On December 3, 2001, Bethel, Conn., resident Debby was walking down a flight of stairs in front of her house when she slipped on ice and fell. She slid down five of the stairs before coming down on a landing, where her left foot became caught under one of the stairs while her body kept going. The accident left her with a dislocated and badly broken ankle.
Doctors outfitted Debby’s ankle with nine screws and two plates, but in June 2002, her body started rejecting them, forcing doctors to remove them. Despite therapy, she continued to experience significant pain, which disrupted her normally active lifestyle in small ways. She could no longer go for long walks, wear high heels, go shopping at the mall or do yard work. Of all her activities, the only one she could still maintain was swimming.
In 2013, the pain had become so unbearable that she went to see another orthopedic foot and ankle subspecialist, Dr. Randolph Sealey of Danbury Orthopedics in Danbury, Conn. Dr. Sealey immediately recommended a total ankle replacement and told her he had several other patients she could talk to who had had the procedure. Unsure if this was the right path for her, Debby joked, “I guess you’ll see me when I can’t walk anymore.” She told him she would call him if that was what she wanted to do, but she never did and continued to live with the pain.
A couple years later, on October 2, 2015, Debby woke up to find that she couldn’t put any weight at all on her left ankle. The day before, she had begun to feel more pain than usual when she accidentally stepped into a hole, which she thought had just caused a small ankle sprain. Realizing she couldn’t walk, she told her husband they needed to get to the orthopedic doctor right away. Upon arrival, the staff promptly gave Debby an incredibly painful shot of cortisone to her ankle, which at that point was just bone-on-bone. Unfortunately, she continued to feel excruciating pain and had to use crutches or a cane to get around.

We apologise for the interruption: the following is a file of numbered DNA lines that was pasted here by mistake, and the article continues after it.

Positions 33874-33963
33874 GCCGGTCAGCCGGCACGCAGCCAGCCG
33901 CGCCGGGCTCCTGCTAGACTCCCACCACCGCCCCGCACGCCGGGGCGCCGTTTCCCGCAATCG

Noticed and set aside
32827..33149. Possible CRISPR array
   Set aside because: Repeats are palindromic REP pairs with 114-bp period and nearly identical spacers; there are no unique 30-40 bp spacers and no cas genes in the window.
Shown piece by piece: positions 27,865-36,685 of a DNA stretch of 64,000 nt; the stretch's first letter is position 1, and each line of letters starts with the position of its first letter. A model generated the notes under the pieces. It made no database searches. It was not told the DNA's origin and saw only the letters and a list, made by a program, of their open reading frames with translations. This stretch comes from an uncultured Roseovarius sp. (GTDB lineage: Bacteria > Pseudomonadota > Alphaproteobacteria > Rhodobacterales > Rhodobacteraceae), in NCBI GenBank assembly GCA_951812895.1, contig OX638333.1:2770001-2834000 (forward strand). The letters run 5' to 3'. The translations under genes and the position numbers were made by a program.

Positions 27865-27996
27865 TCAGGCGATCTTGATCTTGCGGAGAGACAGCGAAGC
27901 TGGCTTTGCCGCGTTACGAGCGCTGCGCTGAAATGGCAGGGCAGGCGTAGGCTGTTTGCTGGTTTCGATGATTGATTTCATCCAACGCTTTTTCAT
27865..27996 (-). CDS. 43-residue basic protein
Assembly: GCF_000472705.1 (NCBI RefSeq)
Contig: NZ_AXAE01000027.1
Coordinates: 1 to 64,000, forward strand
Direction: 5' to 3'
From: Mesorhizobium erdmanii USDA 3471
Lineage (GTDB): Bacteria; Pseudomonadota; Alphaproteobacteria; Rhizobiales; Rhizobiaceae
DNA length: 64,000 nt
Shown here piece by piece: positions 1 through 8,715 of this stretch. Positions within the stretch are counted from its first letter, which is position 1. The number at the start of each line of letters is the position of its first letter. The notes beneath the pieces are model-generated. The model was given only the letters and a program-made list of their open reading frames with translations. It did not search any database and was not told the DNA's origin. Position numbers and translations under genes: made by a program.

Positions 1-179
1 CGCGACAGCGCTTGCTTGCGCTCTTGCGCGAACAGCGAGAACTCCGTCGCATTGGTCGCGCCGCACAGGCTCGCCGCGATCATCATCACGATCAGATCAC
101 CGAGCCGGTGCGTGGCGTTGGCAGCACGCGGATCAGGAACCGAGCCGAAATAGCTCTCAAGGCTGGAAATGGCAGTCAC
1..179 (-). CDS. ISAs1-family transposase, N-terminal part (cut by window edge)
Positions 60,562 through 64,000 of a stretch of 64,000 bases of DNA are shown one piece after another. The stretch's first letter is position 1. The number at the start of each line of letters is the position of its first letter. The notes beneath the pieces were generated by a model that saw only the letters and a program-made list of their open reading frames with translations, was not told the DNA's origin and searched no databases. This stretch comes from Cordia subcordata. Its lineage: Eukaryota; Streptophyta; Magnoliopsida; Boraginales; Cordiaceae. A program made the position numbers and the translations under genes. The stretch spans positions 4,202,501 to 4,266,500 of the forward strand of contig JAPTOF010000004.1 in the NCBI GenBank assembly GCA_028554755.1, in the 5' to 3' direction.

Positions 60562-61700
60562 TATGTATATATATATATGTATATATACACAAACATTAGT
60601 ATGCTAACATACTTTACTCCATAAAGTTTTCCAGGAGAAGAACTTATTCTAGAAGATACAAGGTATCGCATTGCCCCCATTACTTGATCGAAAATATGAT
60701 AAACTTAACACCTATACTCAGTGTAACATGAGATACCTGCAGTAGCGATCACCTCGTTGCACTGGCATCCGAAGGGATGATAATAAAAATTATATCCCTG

Three days later, at the end of her rope, Debby decided it was time to move forward with Dr. Sealey’s recommendation of an ankle replacement. On December 1, 2015, Dr. Sealey, replaced Debby’s left ankle with the INFINITY™ Total Ankle System from Wright Medical.
The INFINITY™ Total Ankle System is intended to be used to treat patients with ankle joints damaged by severe arthritis or a failed previous ankle surgery. The INFINITY™ Total Ankle System is intended to give patients limited mobility by reducing pain and restoring movement in the ankle.
Not everyone is a good candidate for the INFINITY™ Total Ankle System. Talk to your doctor to discuss your lifestyle and health to find out if surgery with the INFINITY™ Total Ankle System is a good option for you.
After returning home from the hospital, Debby started therapy and rented a scooter to help her get around. At the beginning of January 2016, she was able to start putting pressure on her left leg and soon transitioned to walking with a cane. By the end of February, just 12 weeks after the surgery, she was walking completely on her own.
“I know it will be a full year for my ankle to completely get back to normal, but I already have absolutely no more pain and have full movement of my ankle,” Debby said. “I wish I’d listened to my doctor three years ago so I wouldn’t have needlessly suffered for three more years.”
Many factors contribute to the length of hospital stay and rehabilitation. These factors include, but are not limited to, your age and health at the time of surgery as well as your surgeon’s determination of the appropriate hospital stay and rehabilitation. Additionally, there are risks associated with ankle replacement surgery such as pain and bruising, damage to blood vessels or nerves, infection, or blood clots that can travel to your heart or lungs. If you experience these complications, your hospital stay may be extended.
Since receiving her new ankle, Debby has been able to resume much of her lifestyle and daily activities. She no longer needs to walk with a cane and can now more easily walk up and down stairs, go out shopping with friends, complete her daily household chores and enjoy working on her yard.
“I would recommend this procedure to anybody,” Debby said. “It has really helped. I love that I’m able to do the little things I couldn’t do before like standing on a stool to fix a lightbulb or changing the air conditioner vents. If you have pain, and the doctor suggests you have this done, just do it.”
These results are specific to this individual only. Individual results and activity levels after surgery vary and depend on many factors including age, weight and prior activity level. There are risks and recovery times associated with surgery and there are certain individuals who should not undergo surgery.